Cutting-edge research at the Institute of Computer Science: Prof Sebastian Erdweg receives ERC Consolidator Grant

The energy consumption of data centers and ICT devices grows at an alarming rate and will be responsible for up to 20% of the global energy consumption by 2030. To sustain the ongoing digital transformation, we must find ways to run software dramatically more efficiently. A promising direction is incremental computing. Incremental computations react to input changes rather than recomputing their result from scratch, which is known to deliver asymptotic speedups in theory and order-of-magnitude speedups in practice. However, current approaches to incrementality have limited applicability: They either require expert knowledge, or only support specialized domains (e.g., database queries), or only yield modest speedups. The goal of this project is to develop a methodology for automatically incrementalizing computations and significantly improving their time and energy efficiency.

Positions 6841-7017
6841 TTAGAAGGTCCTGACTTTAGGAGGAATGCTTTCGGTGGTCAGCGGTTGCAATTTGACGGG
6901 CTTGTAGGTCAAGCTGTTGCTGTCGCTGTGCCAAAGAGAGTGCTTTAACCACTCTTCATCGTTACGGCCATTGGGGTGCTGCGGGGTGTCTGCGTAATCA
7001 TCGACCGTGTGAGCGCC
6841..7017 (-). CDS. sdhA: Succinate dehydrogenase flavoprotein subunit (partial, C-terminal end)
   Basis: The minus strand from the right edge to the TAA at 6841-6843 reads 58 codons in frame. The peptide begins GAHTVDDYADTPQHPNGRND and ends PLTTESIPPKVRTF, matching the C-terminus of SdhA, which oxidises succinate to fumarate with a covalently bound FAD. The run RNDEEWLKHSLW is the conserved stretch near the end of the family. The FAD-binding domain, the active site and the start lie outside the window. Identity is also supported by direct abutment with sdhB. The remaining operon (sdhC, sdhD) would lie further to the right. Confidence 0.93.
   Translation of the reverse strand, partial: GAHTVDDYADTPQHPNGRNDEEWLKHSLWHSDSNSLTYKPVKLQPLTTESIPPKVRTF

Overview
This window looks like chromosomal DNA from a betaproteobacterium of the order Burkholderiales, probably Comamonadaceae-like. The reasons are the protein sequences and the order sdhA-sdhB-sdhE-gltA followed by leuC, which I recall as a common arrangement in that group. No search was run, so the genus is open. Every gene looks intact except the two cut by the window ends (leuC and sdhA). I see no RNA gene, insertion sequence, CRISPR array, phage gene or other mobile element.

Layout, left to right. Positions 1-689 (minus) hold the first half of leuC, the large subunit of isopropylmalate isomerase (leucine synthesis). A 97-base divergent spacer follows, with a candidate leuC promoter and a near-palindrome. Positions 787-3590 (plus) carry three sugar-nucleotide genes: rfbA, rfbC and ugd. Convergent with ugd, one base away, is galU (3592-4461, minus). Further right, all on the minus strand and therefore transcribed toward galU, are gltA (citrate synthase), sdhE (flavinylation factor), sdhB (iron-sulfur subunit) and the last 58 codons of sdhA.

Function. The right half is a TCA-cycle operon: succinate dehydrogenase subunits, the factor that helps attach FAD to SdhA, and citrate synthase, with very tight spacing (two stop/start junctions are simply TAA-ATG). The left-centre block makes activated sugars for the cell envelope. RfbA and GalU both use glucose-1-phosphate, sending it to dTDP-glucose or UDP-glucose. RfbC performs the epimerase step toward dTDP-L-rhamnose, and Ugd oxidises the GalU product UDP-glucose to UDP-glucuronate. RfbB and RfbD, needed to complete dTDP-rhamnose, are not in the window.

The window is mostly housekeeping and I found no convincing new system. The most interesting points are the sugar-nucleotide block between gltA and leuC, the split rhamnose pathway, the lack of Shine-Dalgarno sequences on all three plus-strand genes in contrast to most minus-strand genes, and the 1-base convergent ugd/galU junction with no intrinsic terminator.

The AUTOINC project achieves this ambitious goal by establishing a novel foundation for incremental computing in three complementary parts. First, the project develops a library of incremental operators for atomic and other essential data types as part of a novel framework of differential theories, which ensure the correctness and composability of the operators. Second, the project designs a low-level intermediate representation (IR) for describing compositional incremental computations as computation networks and provides a novel differential recomputing semantics for the IR. Third, the project develops an optimizing compiler that translates existing code to the low-level incremental IR and uses operators from differential theories where possible. Each part is useful in its own right, but together AUTOINC enables developers to automatically incrementalize the reactive parts of existing programs. Besides improving the efficiency of programs, this project will produce fundamental insights about the nature and limits of automatic incremental computing.

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